"My Story" is a heading of Voice magazine where everyone can tell their story. Anonymously, openly, loudly, modestly — it does not matter to us. All of us are ordinary people with our own bag of pain, that is not encouraged to talk about. Perhaps if we finally begin to share this, someone will understand that he is not alone in this pain.
I'm volunteering and studying in Latvia for 6 months now. Through all this period I was gathering the stories of ordinary and unique people I met here. I was trying to memorize their faces, imagine their life behind the walls of their houses. I wanted people to see the hidden sides of others, either it's your beloved or ugly passersby. During my stay, I was communicating with lonely older people a lot. I was trying to distract them and do whenever I can to weaken their solitude. However, some of them deny any help despite the unconscious sorrow that they feel day by day. Some of them just get used to it and don't wanna part with their ordinary loneliness. This hurts me and makes create stories about them instead.
I'm on the road. Again. My face is reflected in the window along with the boundless fields, trees, and old houses passing by. I've been on the road since yesterday. During the night I had a dream about four people and snakes. The people betrayed their ordinary and careful lives to get to the other side of the world, where they saw its true creepy bottom. The snakes were their guides during the passage into the darkness of another world and deep into its muddy core.
I'm going to Latvia. I'm going to meet her. Her name is Inda. She's fifty-something. Nobody knows for sure how many years she has been existing on this earth. She lives in a little village in the forest with her mother.
I met her during my volunteering project. I was working in the cultural center on the outskirts of Riga, and she attended it to clean the place. Usually, she sat next to me and stared at me, and was feeding me bananas. This was probably some kind of friendship. I might have been her sole friend. Nobody here knew how many years she had been attending this center either, including her. It felt like she was serving her term. In the winter, when it was getting dark early, I led her to her home because she was scared that her mom would be worried. I have never seen her mother. But when she was walking beside me, I was breathing her smell and saw her sloppy and dimmed house.
Now it's New Year's Eve and I'm going to meet and greet her. I go through the well-known path, deeper into the forest, and found her small, neglected brick house on the small sward. It's getting darker. Though it is winter, it's rainy and muggy weather. I knock on the doors, frozen inside ahead of this unknown threshold. She opens the doors and stares at me with her blank stare amidst black hair. She wears a funky purple hood on her head that amplifies her awkward, childish image.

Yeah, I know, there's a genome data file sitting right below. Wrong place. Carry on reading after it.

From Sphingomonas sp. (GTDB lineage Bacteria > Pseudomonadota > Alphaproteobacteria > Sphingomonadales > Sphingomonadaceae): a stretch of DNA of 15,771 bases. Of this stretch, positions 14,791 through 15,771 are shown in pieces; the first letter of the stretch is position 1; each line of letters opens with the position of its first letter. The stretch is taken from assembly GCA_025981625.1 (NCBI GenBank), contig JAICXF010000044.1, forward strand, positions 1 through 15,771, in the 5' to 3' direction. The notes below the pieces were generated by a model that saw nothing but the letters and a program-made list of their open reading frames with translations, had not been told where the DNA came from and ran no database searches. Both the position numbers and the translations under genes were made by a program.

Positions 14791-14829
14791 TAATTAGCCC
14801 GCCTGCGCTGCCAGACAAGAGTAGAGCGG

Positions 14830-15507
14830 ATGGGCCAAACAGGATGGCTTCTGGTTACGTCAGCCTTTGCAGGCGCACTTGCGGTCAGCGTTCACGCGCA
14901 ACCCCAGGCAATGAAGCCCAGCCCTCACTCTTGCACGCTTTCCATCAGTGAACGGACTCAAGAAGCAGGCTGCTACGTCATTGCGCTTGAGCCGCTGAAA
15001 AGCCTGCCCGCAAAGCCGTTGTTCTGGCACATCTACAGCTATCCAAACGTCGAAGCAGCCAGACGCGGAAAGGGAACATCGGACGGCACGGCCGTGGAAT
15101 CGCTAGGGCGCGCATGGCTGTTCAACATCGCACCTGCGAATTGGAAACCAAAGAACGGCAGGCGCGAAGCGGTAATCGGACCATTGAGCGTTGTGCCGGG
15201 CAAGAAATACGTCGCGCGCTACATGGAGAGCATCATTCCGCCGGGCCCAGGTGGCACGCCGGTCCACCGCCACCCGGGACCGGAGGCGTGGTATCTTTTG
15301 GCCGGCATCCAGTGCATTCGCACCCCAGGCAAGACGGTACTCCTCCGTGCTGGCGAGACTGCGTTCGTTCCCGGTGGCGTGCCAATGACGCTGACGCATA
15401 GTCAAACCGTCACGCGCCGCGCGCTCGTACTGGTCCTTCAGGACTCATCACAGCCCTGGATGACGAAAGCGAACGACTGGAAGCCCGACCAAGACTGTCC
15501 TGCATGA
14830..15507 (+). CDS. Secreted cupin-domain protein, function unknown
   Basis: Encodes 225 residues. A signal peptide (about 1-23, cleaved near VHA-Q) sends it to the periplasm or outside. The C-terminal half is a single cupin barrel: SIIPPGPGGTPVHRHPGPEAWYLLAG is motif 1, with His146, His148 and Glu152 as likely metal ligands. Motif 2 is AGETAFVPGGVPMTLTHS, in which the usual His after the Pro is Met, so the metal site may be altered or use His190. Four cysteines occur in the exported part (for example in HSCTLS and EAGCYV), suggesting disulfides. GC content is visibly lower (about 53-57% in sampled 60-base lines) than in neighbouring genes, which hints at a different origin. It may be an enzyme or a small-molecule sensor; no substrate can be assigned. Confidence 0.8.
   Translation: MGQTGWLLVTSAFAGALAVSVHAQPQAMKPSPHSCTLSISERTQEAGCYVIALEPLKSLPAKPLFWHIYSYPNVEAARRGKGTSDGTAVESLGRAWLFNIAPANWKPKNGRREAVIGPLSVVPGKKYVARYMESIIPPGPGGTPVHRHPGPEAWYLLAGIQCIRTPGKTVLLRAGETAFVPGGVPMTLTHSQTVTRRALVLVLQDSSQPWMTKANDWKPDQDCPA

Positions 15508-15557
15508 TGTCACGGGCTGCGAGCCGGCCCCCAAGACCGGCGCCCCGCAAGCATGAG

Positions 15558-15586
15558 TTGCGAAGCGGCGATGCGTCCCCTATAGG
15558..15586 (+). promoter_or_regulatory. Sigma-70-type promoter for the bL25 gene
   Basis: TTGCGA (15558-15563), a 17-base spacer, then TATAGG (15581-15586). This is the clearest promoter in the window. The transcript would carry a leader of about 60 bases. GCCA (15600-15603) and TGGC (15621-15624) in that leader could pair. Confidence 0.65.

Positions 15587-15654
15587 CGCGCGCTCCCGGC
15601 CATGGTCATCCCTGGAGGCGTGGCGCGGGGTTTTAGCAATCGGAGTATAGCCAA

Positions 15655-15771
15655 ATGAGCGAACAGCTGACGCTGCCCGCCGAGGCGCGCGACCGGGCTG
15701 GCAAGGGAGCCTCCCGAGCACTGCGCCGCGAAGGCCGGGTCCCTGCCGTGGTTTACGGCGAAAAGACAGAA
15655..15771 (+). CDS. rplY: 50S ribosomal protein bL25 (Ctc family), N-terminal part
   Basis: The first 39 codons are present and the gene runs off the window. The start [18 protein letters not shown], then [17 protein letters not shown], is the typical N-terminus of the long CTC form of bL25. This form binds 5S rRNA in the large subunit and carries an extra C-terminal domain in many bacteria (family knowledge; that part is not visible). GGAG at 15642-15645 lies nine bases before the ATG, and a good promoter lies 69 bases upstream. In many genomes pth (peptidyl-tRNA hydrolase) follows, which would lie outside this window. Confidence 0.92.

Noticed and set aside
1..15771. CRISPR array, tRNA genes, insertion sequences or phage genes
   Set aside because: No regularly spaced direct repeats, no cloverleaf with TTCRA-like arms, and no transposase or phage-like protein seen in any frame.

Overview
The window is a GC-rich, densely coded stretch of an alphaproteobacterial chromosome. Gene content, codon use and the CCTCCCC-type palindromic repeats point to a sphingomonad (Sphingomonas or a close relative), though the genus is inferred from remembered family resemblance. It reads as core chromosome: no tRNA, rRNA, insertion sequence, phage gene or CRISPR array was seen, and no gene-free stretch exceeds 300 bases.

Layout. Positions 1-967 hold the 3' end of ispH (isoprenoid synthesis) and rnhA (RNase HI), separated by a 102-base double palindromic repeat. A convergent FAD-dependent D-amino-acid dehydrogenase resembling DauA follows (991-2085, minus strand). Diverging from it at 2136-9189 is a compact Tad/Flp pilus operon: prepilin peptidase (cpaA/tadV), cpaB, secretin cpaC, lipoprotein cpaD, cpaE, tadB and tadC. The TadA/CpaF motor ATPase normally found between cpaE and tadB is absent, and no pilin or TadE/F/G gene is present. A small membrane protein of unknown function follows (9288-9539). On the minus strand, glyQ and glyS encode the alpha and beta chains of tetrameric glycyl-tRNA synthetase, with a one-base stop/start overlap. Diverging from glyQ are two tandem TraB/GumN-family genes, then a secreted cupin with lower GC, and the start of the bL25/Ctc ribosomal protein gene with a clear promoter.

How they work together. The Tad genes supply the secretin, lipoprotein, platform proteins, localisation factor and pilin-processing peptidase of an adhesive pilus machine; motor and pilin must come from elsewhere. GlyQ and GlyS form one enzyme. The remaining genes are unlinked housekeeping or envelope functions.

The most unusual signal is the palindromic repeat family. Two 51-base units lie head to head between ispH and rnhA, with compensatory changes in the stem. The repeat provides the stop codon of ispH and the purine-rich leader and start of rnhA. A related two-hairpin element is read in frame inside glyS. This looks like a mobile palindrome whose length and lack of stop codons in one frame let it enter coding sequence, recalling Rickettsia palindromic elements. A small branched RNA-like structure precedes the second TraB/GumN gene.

— Hey, its' me! — I cried out, like another person with another voice. She backs off and I enter deeper into the house, and I start singing.
"Jingle bells, jingle bells, Jingle all the way Oh, what fun it is to ride on a one-horse open sleigh, hey!"
She sits on her chair, and my song reflects in her misty and sparkly eyes. — I have a present for you… these cakes. I baked them myself. Don't judge too harshly. I'm completely bad at cooking!, — I said.
She averts her gaze immediately. She puts on a blank stare and forms an invisible barrier between us. — Why'd you come? — Its new Year and I wanted to greet you!
I hold a present out to her, but she averts her head and goes to another side of the room. She takes off the hood from her head. I look to the ominous gray corner of the room and found a little box amidst holed duds. I approach and see the knitted neck handkerchief and denim blue brooch that I made for her. Never before and after did I do anything with my own hands.
— Hey, let's go to the city, to the Christmas market! It's so beautiful now, in the darkness, illuminated by tremendous lights!
She lowers her head, starts trembling with the hood in her hands. — My mom will be worried… — It won't take long, and she won't even mention that you have gone, 'c'mon! — No… mom will be worried, — she replies more awkwardly and silently. — Then I will ask her to let you go!, - I head to another and sole door in the little house. — This is her room, right?
She becomes more confused. It started raining harder outside. We hear the thunder.
— I just will ask her permission, and that's all. — No, don't! — she answers as her worry intensifies.
I started pushing the doors. After some struggle, I opened them and… discover a white brick wall ahead of me. A hard silence hangs up in the air. I turned my head to Inda, and the flash of the lightning illuminates her gaze, painful and desperate. It was at this moment that I realized that I should leave this drifting boat alone.
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